This morning I lost something. It has been pinned to the wall in my office for at least two years. I have never needed it until this morning, when I actually did. I could picture it, a CD in a pale blue envelope with some writing on it. It is the record of my daughter Mae’s 24 hour EEG, and I needed to Fedex it, to a doctor in New York. I waited until 7 in the morning to look for it, because really the optimum time to look for something important is while you are also trying to get your kids out the door for school.
The corkboard in my office where I swear that thing has been pinned, is also home to the kids’ school calendars, my bib numbers from races, important notes and cards from friends, a giant skeleton poster of the muscles and bones, and one of the central nervous system, 6 bumper stickers, a flyer for the first yoga workshop I ever taught, two pictures of me with my parents when I was little, a man made out of a popsicle stick, a tiger made out of a paper plate, and this very important piece of Mae’s medical history that I absolutely needed this morning.
The entire corkboard situation is actually hard to get to because my office chair is in front of it. You can’t actually see the chair because it is camouflaged by remaining christmas cards, snowsuits that everyone has outgrown, a gallon size ziploc bag of lego directions, a copy of the yoga sutras and two old copies of the New Yorker. When I moved the chair, all of that stuff slid off it and onto the vacuum cleaner which was perched just behind it. This caused the vacuum to tip forward, sealing my body between it and the desk. At this point, my blood pressure was through the roof.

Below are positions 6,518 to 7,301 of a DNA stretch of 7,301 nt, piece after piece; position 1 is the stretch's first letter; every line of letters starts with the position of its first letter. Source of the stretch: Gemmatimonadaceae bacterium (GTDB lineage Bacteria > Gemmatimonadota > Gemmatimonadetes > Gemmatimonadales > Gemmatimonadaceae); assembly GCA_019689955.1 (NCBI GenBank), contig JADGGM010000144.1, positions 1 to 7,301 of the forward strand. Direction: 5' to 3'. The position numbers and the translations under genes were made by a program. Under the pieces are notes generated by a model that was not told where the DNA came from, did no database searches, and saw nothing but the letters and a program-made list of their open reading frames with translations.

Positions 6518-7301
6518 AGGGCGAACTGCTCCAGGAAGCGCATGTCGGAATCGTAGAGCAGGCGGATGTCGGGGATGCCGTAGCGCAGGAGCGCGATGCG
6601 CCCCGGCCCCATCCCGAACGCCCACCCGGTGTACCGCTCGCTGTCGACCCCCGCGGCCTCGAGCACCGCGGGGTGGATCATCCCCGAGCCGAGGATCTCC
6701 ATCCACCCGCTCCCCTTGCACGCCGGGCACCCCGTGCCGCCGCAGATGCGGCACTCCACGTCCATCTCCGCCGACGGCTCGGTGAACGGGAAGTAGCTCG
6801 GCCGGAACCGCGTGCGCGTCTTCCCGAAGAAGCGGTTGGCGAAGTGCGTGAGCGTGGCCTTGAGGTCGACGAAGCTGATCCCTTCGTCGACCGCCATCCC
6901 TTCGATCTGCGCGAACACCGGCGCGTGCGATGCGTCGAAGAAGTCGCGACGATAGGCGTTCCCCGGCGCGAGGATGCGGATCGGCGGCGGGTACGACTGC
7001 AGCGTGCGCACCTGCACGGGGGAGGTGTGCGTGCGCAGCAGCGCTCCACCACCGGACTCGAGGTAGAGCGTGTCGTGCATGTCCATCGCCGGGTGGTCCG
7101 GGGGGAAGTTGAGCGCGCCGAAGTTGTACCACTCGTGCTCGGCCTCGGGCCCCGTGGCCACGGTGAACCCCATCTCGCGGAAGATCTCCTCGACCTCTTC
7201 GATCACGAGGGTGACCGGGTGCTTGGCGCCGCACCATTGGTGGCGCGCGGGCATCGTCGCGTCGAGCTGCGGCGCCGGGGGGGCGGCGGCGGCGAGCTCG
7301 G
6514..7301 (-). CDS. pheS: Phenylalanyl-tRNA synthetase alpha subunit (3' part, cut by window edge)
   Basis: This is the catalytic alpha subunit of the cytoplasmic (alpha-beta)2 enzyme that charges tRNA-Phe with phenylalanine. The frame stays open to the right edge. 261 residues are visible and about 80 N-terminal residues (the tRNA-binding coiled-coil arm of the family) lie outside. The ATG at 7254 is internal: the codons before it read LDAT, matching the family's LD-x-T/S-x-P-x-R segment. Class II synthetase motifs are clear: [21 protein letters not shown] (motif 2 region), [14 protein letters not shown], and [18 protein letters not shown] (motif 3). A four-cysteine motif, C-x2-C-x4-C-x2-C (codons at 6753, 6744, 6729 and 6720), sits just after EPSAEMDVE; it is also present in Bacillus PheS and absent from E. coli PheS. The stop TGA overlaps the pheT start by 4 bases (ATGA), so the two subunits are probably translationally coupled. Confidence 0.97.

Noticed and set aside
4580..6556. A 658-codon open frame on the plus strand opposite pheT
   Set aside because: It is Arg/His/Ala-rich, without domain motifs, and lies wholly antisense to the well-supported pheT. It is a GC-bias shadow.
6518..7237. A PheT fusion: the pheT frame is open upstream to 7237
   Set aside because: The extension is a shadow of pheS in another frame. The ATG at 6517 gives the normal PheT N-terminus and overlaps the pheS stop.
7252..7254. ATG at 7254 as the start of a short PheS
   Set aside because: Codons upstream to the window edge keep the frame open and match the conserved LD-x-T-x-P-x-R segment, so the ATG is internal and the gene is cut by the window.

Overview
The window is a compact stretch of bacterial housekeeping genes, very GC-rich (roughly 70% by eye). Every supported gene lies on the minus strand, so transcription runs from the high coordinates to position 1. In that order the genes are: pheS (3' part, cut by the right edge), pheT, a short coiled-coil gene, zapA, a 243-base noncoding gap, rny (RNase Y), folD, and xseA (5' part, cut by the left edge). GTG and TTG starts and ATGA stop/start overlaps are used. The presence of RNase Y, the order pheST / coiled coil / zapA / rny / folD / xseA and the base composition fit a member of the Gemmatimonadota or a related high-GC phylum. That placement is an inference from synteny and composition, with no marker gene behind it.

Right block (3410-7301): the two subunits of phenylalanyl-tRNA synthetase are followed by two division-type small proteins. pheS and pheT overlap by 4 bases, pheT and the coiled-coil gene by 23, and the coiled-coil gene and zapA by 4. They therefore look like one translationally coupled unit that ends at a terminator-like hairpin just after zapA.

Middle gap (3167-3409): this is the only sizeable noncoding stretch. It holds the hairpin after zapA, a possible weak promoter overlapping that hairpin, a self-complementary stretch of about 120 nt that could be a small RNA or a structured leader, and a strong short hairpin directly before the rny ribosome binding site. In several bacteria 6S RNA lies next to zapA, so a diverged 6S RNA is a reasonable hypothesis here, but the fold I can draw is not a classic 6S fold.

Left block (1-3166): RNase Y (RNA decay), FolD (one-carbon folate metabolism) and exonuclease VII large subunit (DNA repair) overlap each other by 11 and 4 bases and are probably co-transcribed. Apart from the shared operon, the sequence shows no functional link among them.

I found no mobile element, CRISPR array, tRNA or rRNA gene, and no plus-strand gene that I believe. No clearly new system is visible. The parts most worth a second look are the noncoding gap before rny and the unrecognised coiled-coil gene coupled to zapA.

Losing something, especially something which you could swear you see every day is annoying. Being trapped in your own messy, disorganized office, wasting valuable minutes when you need to be getting your family and yourself out the door, is a recipe for disaster. I desperately wanted to yell at someone, or something. Luckily, my family had scattered, either some animal sense for self-preservation had kicked in, or they actually saw me entering the war zone with a take no prisoners look on my face.
There is nothing zen about my office, in fact certain sections of it would land me on the show Hoarders. Most of the time, the mess doesn’t bother me, until I need something and then it makes me crazy.
This is the same relationship many of us have with our own minds. We are fine being busy, and multi tasking. We are fine just stacking thoughts and feelings in random piles to be addressed later. That is, until for some reason it all starts to move so fast that we feel like we can’t slow down, we can’t find anything. The corkboard in my office with it’s layers of unrelated papers and other snippets of my life is probably a fairly accurate representation of my thought process.
Just as cleaning and organizing a wildly messy living space gives us a sense of possibility and maybe even ease, so does taking some time to sit and bring a little space into our minds.
Take some time today to sit down and look at the space where you spend the most time: your head. Just take 10 minutes, find a quiet place to sit. Organize your body in a comfortable, alert but relaxed position, listen for the sound of your breath. When your attention wanders from your breath, just bring it back. It will wander a lot. That is OK. You don’t want to clear your mind of thought the same way you don’t clean your office by emptying all the shelves. You just want enough space in your mind that you can actually see your thoughts clearly, and weed out the ones not related to where your body is and what it’s doing.
If you go months and months without cleaning your office, things will start to build up. Important papers will get mixed up, and you won’t be able to find things when you need them. The same is true in your mind, it is easier to do a little bit every day than to wait until the day when you really feel yourself stressed and disconnected trying to center yourself on ever shifting ground.